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Monday, November 21, 2016

Replies to media questions following APEC Economic Leaders’ Meeting

Vladimir Putin answered media questions following the working sessions of the economic leaders of the Asia-Pacific Economic Cooperation forum.

November 21, 2016
01:40
Lima


President of Russia Vladimir Putin: Good afternoon. Or good evening. Or good night already in Moscow. Let us get straight to your questions, without any introductory remarks. Please.
Question: There was fear on the meeting’s sidelines over the consequences of Brexit and Trump’s election. Many people believe that these two events could have a negative impact on the APEC trade development plans. Do you share these fears?
Vladimir Putin: No, and I cannot say I saw any particular fear. I do not know which sidelines you mean. Of course, the matters exist, and my colleagues are obviously asking themselves these questions. However, there should be no fear. Things will settle down one way or another.
Regarding Brexit much will depend on the form of exit Britain chooses and its speed. There are certain challenges, but I believe all of us have enough common sense, including our colleagues in the EU experts. Britain has very good professionals.
Therefore, I am absolutely sure that the situation will develop calmly, and there is no need to whip up tensions. I do not believe that anyone in Britain or Europe will act contrary to their interests. Of course, there are certain challenges, but I do not doubt that we will overcome them.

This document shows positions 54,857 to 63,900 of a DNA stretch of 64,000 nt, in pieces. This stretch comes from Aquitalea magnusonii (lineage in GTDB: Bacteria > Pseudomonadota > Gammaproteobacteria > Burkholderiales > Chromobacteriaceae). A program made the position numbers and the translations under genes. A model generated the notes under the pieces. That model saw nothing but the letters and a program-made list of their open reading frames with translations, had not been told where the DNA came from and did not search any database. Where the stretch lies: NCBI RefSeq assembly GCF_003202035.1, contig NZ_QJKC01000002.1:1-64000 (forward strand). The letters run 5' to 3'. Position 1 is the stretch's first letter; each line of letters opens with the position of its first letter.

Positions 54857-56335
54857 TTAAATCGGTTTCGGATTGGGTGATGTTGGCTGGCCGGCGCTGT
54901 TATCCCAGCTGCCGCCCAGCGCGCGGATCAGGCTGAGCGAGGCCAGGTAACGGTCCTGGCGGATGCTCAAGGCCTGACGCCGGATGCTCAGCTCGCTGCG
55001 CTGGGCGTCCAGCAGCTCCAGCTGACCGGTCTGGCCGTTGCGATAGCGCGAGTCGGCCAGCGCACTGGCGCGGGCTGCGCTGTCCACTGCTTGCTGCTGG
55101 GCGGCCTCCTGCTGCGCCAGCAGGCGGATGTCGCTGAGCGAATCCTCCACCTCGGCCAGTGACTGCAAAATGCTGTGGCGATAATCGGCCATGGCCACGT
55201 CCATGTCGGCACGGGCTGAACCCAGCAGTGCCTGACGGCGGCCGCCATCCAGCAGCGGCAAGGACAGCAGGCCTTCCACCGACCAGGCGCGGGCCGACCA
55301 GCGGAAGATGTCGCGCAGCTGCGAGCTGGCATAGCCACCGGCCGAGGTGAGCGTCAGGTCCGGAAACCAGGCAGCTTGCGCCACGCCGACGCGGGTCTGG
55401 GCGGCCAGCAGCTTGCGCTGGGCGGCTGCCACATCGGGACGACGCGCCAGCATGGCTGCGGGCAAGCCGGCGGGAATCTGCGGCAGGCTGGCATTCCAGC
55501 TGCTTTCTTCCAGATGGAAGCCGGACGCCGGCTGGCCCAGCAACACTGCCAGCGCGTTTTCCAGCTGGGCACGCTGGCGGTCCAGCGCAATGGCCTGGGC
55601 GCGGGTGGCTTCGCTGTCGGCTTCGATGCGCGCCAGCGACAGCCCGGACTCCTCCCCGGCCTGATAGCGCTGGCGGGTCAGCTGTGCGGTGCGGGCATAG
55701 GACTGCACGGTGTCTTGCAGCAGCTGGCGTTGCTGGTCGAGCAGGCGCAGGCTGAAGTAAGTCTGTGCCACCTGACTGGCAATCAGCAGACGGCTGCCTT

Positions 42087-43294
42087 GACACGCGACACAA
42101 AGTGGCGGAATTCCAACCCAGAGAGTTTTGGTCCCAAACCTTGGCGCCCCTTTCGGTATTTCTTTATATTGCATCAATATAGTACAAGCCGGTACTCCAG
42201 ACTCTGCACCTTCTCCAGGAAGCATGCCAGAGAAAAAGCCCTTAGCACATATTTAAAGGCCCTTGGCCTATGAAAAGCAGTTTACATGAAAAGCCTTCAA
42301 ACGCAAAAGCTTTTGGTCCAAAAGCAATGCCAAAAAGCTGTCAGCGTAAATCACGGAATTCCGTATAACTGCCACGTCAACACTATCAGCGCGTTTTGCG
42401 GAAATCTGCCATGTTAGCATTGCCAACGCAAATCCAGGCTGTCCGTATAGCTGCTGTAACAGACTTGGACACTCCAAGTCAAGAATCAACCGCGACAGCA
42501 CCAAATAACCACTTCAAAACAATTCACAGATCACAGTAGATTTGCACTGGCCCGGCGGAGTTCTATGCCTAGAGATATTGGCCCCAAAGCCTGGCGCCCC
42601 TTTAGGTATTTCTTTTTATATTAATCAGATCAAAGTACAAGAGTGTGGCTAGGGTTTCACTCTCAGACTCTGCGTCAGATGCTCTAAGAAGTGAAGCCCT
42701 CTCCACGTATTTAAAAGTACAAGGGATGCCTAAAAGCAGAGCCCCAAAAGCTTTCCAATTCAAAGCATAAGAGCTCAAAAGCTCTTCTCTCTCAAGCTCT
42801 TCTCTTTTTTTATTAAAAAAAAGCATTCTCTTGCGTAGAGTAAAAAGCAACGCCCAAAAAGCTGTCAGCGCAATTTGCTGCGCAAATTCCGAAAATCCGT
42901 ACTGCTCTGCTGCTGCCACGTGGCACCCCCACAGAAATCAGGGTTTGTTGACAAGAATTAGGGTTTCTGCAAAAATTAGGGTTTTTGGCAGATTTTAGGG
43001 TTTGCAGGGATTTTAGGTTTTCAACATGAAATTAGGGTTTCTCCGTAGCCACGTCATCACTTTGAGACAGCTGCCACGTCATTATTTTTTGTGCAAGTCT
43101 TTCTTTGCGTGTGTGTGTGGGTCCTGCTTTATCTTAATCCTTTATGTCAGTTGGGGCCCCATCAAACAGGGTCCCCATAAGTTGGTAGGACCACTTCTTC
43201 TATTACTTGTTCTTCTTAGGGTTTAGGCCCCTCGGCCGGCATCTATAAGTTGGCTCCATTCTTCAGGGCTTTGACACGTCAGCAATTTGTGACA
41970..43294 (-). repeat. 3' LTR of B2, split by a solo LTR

Regarding the US President-elect. We all understand, and everyone knows, that there is a difference between election rhetoric and real policies in practically all countries.
Speaking about Mr Trump’s promise to bring manufacturing jobs back to the United States — what is bad about that?

The United States is a leading global economy, and global economic health largely depends on its development and the resolution of problems it is facing, including the problem of a huge sovereign debt.
I believe that other important conditions include what the FRS does, how it changes the interest rate, whether the dollar becomes stronger and, if it does, how quickly this happens. A lot depends on this in emerging economies and markets. The national currencies and financial resources of APEC member economies depend on this. We discussed all these issues in a calm and business-like atmosphere.
Question: Mr Putin, this is not the first year that much has been said, and certain actions have been taken within APEC to create completely closed economic blocs, despite criticism and opposition. As far as we know, a meeting was held here in Lima to discuss the Trans-Pacific Partnership. You have spoken on this issue repeatedly. Has your opinion changed? Can the Eurasian Economic Union (EAEU) somehow rival these closed blocs? Thank you.